The amnesty law is impressive in its brevity, in its focus, and most of all in its terrible audacity. Passed by Israel's Parliament this week, it is barely two pages long. It wipes clean the criminal records of one very specific group of political protesters: those arrested while trying to block Ariel Sharon's unilateral evacuation of Israel's Gaza Strip settlements in the summer of 2005. The legal system will forgive and forget the young ultra-nationalists who insisted that the divine imperative to settle the Whole Land of Israel trumped other law, and who in some places turned the pullout into a mob confrontation with Israeli police and soldiers, televised globally.
The amnesty, I need to note, does not cover those convicted of the most serious offenses, such as aggravated assault, or those sentenced to actual jail time. Nonetheless, it reportedly applies to 400 of 482 people charged for their role in the anti-pullback turmoil. It does, for instance, cover those who entered the Gaza Strip illegally as well as those who rioted after being ordered to disperse -- two of the standard charges reported at the time. At just one settlement, Kfar Darom, 245 people were arrested after barricading themselves in the synagogue and hurling everything from light bulbs to toxic acid at police who came to evacuate them. Some, it seems likely, faced watered-down charges and received light sentences that will now be erased from their records.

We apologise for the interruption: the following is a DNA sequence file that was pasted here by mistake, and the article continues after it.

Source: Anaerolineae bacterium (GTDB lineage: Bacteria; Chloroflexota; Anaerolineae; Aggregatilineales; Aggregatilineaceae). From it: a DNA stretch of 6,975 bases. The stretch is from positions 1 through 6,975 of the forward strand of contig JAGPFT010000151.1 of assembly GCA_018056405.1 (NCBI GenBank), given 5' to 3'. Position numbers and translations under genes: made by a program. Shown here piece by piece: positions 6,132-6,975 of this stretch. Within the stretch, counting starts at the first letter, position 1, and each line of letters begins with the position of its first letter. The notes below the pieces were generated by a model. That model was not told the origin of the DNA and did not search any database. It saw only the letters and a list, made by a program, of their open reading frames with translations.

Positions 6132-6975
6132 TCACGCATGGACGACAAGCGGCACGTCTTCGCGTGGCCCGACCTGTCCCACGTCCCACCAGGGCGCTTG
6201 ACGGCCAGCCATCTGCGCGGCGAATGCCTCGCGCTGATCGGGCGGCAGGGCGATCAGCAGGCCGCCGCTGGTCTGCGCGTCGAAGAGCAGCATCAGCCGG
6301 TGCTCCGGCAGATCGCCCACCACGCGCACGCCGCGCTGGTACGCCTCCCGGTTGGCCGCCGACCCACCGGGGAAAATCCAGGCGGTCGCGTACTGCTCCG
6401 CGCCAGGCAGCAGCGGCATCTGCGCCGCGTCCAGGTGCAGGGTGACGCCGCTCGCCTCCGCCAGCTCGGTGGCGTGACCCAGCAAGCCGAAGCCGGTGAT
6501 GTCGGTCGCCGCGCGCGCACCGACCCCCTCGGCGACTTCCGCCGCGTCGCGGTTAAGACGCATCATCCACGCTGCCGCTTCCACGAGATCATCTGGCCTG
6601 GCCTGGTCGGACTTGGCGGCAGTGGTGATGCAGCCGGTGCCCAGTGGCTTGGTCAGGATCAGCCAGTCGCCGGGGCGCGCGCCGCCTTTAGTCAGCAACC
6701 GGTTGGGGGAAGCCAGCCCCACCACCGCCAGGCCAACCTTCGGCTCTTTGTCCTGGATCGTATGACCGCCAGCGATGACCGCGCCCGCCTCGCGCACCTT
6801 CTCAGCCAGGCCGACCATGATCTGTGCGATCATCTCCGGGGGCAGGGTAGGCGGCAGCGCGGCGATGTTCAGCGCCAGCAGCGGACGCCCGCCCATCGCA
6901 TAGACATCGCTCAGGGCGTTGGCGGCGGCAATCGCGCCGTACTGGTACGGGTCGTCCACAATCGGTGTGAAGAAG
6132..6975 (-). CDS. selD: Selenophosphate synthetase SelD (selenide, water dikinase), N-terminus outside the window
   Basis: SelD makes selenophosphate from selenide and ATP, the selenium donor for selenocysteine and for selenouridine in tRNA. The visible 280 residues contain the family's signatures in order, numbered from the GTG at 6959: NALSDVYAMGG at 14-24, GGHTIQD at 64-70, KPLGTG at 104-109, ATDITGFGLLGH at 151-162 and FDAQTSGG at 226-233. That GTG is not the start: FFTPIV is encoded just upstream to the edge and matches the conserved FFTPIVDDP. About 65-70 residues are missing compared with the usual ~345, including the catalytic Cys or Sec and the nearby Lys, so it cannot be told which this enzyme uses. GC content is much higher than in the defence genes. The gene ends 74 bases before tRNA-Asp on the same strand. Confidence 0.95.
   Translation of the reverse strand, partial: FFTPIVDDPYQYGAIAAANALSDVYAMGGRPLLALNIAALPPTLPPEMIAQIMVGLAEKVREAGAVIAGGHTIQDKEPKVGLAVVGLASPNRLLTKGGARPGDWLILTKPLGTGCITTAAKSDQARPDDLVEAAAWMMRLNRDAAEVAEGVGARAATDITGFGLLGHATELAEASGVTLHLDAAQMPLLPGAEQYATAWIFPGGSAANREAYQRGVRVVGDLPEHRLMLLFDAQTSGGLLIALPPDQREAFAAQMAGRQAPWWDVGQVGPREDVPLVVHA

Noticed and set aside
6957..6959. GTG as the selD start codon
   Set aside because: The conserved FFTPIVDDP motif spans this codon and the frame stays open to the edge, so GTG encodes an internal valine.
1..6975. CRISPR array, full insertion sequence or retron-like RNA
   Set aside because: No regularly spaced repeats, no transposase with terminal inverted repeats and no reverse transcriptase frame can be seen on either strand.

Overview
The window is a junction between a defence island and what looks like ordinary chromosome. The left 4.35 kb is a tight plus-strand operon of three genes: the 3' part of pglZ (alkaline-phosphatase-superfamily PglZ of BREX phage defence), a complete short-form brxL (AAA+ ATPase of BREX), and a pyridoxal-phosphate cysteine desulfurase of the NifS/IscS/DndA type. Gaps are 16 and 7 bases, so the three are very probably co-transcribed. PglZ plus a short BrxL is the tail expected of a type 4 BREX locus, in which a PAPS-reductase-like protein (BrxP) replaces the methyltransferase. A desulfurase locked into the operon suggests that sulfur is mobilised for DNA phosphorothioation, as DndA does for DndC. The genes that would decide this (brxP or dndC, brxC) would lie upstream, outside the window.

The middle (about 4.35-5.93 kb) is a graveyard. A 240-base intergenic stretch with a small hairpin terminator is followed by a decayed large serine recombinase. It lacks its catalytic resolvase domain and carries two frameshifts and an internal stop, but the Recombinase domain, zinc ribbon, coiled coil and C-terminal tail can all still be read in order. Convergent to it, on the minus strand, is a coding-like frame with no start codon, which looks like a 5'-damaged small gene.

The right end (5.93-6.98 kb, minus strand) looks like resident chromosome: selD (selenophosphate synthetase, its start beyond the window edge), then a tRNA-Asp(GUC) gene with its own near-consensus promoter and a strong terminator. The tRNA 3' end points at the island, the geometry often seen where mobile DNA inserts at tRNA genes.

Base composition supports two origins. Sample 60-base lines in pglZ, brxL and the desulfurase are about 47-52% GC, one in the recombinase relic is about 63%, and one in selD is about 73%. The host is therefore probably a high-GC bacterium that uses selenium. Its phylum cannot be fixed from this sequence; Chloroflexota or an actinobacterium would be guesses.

Knesset Speaker Reuven Rivlin, author of the legislation, spoke of national reconciliation. The amnesty will "repair the rift and heal the deep wound in Israeli society caused by the disengagement," he said. Rivlin was quoted at greatest length by the West Bank settlers' Arutz Sheva news Web site, under a headline that referred to the withdrawal as "the Uprooting."
That fits a wider story line. Since the pullout, the settlers and their political backers have been engaged in rewriting what happened, in creating something roughly parallel to the American South's pernicious "lost cause" narrative the Civil War. In the Israeli version, the only people hurt by settlement in Gaza were the settlers, whose ideal communities have been lost forever. Those who fought the withdrawal demonstrated their patriotism, so the story goes, and should be lauded. This story, of course, isn't just about the past. It's a direct effort to determine Israel's policy toward the future of the West Bank.
A reminder: The plan for an Israeli pullout from Gaza was announced in February 2004 by then-Prime Minister Ariel Sharon, previously an outspoken advocate of Israeli settlement in the Gaza Strip. On one hand, Sharon showed pragmatic recognition that the military and diplomatic price of occupying and settling Gaza had become too high. On the other, he deluded himself that exiting Gaza would relieve international pressure for a full pullback from the West Bank.